“When I was a kid, we had to walk to school, uphill, both ways, in 10-feet of snow.”

That’s what my parents would tell me anytime I griped or complained when I was younger.

I lived two blocks from my elementary school in the 1980s and had to walk to and from school with my older brother and sister. We walked in the rain, sleet, snow, and heat.

I lived six blocks from my middle school and had to walk to and from by myself because my siblings were in junior high.

Several parents were concerned about the cold temperature at Charles Page High School this week due to gas problems at the school. The administration was working with three different agencies to remedy the problem, but that wasn’t good enough for some.

According to Sand Springs Superintendent Sherry Durkee none of the classrooms dropped below 60 degrees on Tuesday, when the issue was brought up.

All I have to say about that is, “Suck it up, buttercup!”

This was not an emergency or even something to be slightly curious about. If I had called my mom and told her it was cold in my classroom she would have hung up before I said the word “cold.” When I was a senior, my English teacher gave my friends and I a quarter and we had to go to the payphone down the hall and call our parents to tell them we were acting out.

My mom stayed on the phone for that one and I got grounded.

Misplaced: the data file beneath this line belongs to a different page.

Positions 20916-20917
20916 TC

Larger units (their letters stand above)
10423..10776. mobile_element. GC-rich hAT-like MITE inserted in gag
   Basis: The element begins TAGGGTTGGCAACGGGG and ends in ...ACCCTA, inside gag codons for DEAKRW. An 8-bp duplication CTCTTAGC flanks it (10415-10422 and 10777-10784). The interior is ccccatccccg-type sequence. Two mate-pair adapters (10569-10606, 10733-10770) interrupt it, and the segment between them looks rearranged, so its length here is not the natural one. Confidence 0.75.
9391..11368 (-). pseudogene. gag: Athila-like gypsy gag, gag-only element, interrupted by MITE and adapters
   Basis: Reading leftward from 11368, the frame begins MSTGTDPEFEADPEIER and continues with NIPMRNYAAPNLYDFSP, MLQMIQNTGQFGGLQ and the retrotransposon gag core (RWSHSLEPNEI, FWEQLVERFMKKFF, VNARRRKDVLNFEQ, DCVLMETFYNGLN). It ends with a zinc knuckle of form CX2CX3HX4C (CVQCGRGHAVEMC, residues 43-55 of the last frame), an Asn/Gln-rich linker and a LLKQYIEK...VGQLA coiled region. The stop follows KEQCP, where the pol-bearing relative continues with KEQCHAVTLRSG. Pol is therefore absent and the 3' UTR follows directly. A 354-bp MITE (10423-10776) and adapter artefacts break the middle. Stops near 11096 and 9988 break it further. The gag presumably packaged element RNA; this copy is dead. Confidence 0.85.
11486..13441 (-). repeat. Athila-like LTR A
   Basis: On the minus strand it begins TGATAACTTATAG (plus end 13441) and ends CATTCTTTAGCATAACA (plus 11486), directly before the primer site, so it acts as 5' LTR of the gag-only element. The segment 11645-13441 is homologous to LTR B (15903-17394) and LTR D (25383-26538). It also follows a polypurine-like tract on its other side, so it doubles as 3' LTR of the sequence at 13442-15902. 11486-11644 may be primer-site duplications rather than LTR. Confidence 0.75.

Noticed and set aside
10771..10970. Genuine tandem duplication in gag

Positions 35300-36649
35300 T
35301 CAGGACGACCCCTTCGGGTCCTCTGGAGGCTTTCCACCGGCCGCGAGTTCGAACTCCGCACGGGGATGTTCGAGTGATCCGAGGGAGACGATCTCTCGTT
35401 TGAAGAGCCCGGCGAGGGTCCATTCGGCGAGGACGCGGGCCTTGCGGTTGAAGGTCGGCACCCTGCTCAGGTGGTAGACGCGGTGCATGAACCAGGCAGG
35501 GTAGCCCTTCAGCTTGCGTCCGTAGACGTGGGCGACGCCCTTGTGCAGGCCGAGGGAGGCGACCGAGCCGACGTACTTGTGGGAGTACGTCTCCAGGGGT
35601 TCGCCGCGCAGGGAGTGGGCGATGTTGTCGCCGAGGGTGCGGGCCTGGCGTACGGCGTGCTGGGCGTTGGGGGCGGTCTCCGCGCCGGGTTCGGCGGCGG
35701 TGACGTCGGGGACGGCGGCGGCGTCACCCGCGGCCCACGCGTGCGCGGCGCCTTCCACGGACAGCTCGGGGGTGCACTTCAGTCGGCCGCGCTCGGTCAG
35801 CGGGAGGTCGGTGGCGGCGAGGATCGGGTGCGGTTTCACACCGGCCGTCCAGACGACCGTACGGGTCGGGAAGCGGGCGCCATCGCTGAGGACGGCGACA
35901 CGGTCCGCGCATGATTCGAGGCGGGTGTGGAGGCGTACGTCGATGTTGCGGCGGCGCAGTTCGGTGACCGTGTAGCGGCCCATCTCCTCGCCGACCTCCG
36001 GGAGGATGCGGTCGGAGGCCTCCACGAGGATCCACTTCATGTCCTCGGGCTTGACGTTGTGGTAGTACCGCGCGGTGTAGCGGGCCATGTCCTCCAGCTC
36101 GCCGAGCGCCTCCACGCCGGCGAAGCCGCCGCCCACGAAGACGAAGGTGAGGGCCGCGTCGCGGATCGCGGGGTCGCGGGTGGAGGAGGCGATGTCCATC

Kids are being coddled at an alarming rate, and all they have to do is calling mommy and complain, and then mommy calls the television stations.

Sometimes life is hard, but the hard is what makes it great. It’s the hard times we learn from and, sometimes, we don’t learn anything from it, but it makes us tougher.

If we don’t have overcome issues when we are younger, we won’t know how to handle them when we become adults.

The temperature in the classrooms did not get below 60 degrees, but let’s say it did. Let’s say it got sown to a frigid 55 degrees and kids didn’t have to take their jackets off during class.


Some parents made outrageous claims, posting a picture of a student’s phone with the temperature, 41-degrees, on the screen. Well, it was 41 degrees outside, but not in the classroom.

Another claimed the cafeteria didn’t have hot water, which is not true.

Twenty years ago, this wouldn’t have been a blip on the radar.

The funny thing is that parents think they are protecting their children when in reality they are stunting their mental growth.

Sometimes we face adversity as children, and we face different adversities as adults. However, what we go through as children can help us later in life.

So, next time little Suzie calls home and tells you they are cold, take a deep breath and tell them to suck it up.

I am so becoming my dad.

​Kirk McCracken 918-581-8315